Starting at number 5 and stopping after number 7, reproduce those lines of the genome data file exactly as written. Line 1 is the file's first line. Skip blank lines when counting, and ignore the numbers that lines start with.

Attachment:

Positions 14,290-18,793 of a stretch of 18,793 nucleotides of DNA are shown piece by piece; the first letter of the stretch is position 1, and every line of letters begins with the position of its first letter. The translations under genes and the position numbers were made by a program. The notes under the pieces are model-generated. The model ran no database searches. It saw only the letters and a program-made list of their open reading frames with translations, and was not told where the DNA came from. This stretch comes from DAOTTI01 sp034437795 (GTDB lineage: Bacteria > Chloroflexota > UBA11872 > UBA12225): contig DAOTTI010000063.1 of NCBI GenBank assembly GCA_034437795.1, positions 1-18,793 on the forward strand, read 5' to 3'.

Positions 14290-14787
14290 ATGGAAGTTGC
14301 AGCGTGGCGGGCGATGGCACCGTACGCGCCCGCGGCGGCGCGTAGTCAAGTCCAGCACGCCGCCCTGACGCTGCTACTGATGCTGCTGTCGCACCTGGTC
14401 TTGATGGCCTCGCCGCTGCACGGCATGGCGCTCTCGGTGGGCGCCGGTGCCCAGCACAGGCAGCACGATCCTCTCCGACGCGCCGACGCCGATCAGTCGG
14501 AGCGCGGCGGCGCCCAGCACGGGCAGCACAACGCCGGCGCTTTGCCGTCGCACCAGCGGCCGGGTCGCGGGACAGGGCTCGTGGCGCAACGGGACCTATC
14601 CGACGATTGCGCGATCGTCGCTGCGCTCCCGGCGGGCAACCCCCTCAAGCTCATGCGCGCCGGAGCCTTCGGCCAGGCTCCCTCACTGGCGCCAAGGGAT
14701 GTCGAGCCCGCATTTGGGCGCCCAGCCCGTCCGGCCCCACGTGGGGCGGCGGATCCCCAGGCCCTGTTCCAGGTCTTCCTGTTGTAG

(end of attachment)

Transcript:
14401 TTGATGGCCTCGCCGCTGCACGGCATGGCGCTCTCGGTGGGCGCCGGTGCCCAGCACAGGCAGCACGATCCTCTCCGACGCGCCGACGCCGATCAGTCGG
14501 AGCGCGGCGGCGCCCAGCACGGGCAGCACAACGCCGGCGCTTTGCCGTCGCACCAGCGGCCGGGTCGCGGGACAGGGCTCGTGGCGCAACGGGACCTATC
14601 CGACGATTGCGCGATCGTCGCTGCGCTCCCGGCGGGCAACCCCCTCAAGCTCATGCGCGCCGGAGCCTTCGGCCAGGCTCCCTCACTGGCGCCAAGGGAT